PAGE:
Of Islamic history, Malayalam literature, villains and Chanakya’s lessons

- Advertisement -

New Delhi– As 2019 settles in, enrich your knowledge with a concise history of the 1,400-year-old schism between Shias and Sunnis; read 14 translated stories by a celebrated modernist Malayalam litterateur; learn if villains are born, made or made up through the character of Mahabharatas villain, Duryodhana; and finally, see what life lessons Chanakya can teach students.

The IANS Bookshelf has these educational reads this weekend.

1. Book: A Concise History of Sunnis and Shi‘is; Author: John McHugo; Publisher: Speaking Tiger; Price: Rs 499; Pages: 347
In “A Concise History of Sunnis and Shi‘is”, author McHugo, who has previously authored “A Concise History of the Arabs and Syria”, reveals the history — genesis, development and manipulation — behind the 1,400-year-old schism between Sunnis and Shias.

The book’s synopsis says the schism, which has rarely been as toxic as it is today, is feeding wars and communal strife in Syria, Iraq, Yemen, Pakistan, Afghanistan and many other countries, with tensions between Saudi Arabia and Iran escalating. India, too, has not been unscathed by this schism, and has witnessed periodic violence between the two sects throughout history.

It charts the story of Islam from the lifetime of the Prophet Muhammad to the present day, and describes the conflicts that raged over the succession to the Prophet, how Sunnism and Shiaism evolved as different sects during the Abbasid caliphate, and how the rivalry between the empires of the Sunni Ottomans and Shia Safavids contrived to ensure that the split would continue into modern times. Now its full, destructive force has been brought out by the struggle between Saudi Arabia and Iran for the soul of the Muslim world.

2. Book: Blue Eclipse and Other Stories; Author: Kakanadan; Publisher: HarperCollins; Price: Rs 399; Pages: 186
“Blue Eclipse” is a collection of 14 stories by one of the flag-bearers of modernist Malayalam literature, George Varghese Kakanadan (1935-2011). It has been translated from Malayalam by journalist Rishi Kakanadan.

If “Blue Eclipse” is an untrammelled exploration of surreal ideas, “Timeworn” is a simple tale of nostalgia that takes shape on a retired school teacher’s last day of life. Through an artist torn between his search for enlightenment and the magic of his model’s physical beauty, “Sreechakram” reflects on the Hindu philosophies of dualism and non-duality, while “Madness” and “Sunshine” talk about sex and the power of women in completely different circumstances.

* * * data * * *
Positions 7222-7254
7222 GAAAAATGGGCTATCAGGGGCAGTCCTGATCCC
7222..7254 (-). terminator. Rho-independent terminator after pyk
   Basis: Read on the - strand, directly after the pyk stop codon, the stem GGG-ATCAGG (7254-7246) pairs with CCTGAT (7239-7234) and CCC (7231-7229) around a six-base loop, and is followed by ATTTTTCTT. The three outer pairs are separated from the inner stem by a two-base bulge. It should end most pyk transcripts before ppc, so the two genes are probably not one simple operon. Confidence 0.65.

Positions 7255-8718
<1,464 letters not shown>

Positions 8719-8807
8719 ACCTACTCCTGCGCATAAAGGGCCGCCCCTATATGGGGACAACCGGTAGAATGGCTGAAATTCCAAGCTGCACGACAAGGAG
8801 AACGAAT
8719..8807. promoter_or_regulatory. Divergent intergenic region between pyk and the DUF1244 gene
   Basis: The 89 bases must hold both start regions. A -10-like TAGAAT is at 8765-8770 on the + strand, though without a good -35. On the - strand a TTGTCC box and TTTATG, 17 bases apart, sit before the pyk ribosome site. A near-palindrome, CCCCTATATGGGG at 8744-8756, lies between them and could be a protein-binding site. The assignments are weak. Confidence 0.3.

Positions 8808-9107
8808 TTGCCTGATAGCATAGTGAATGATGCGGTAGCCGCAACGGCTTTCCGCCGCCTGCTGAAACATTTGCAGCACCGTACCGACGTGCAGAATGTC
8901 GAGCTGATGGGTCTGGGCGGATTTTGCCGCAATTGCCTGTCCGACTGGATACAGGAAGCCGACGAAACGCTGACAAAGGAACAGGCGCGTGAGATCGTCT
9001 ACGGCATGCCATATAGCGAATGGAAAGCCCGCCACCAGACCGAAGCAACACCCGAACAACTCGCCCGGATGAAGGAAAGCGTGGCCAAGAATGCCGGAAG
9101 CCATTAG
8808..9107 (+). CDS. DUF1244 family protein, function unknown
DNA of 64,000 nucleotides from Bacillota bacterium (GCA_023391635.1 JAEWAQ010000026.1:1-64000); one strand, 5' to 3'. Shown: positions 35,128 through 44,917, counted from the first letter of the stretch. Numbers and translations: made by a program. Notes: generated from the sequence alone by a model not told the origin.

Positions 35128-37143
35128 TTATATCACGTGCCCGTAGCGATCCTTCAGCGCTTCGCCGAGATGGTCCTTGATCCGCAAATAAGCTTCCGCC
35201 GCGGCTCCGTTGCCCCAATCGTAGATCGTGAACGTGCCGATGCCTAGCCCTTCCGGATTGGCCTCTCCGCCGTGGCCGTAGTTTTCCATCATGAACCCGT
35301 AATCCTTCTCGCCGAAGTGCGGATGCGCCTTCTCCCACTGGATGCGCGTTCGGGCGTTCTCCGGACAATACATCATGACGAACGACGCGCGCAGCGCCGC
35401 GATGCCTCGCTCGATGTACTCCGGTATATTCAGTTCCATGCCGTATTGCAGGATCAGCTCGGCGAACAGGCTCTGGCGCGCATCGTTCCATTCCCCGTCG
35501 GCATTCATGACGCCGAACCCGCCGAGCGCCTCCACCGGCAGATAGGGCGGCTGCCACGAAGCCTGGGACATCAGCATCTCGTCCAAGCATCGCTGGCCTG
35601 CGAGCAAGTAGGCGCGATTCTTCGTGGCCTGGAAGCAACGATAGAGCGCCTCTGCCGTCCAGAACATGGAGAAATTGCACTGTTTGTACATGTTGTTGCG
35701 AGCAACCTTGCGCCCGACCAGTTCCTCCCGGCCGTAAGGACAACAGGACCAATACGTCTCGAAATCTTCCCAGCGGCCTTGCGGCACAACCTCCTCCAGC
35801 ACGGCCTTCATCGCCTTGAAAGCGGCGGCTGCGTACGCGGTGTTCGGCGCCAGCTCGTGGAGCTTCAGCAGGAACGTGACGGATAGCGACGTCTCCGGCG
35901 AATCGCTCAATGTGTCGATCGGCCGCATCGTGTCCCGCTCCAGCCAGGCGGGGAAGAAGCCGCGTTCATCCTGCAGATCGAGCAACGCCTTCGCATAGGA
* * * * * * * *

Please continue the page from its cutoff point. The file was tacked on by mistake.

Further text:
The book also features an interview with the iconic novelist, which was published in Mathrubhumi weekly in March 2009.

3. Book: Duryodhanization; Author: Nishant Uppal; Publisher: Penguin; Price: Rs 499; Pages: 198
Claiming that Duryodhana was a man of strong character and integrity, Shakuni was a simple man who loved his subjects unconditionally and Dhana Nanda, Aurangzeb and Hitler possessed admirable leadership traits, “Duryodhanization” asks the readers: Are villains born, made or made up?

It refers to the birth and processes of development of a villainous character — whether in works of history or mythology. In this book, Uppal ekes out the dark side of management and leadership by studying fascinating characters from the Mahabharata. He probes what it really means to be a villain, and if villainous traits are inherent or cultivated.

Touching upon personality traits like Machiavellianism, narcissism, psychopathy, neuroticism and sadism, the book draws from history, mythology and literature, and unpacks the process of villainisation through the character of the legendary villain, Duryodhana.

4. Book: Chanakya In the Classroom: Life Lessons for Students; Author: Radhakrishnan Pillai; Publisher: Speaking Tiger; Price: Rs 499; Pages: 347
Written by the bestselling author of the Chanakya Series, which includes the “Corporate Chanakya”, “Chanakya In the Classroom” seeks to present some of the principles and suggestions given by “the most revered teacher and observer of human nature” that work best for students.

Culled from one of the sharpest minds in Indian philosophy and economy, the nuggets offer to make Chanakya’s teachings accessible to everyone. The book systematically addresses the most common issues faced by students, and seeks to help in concentration, purpose, learning, discipline, awareness, devotion, duty and responsibilities. (IANS)


Please enter your comment!
Please enter your name here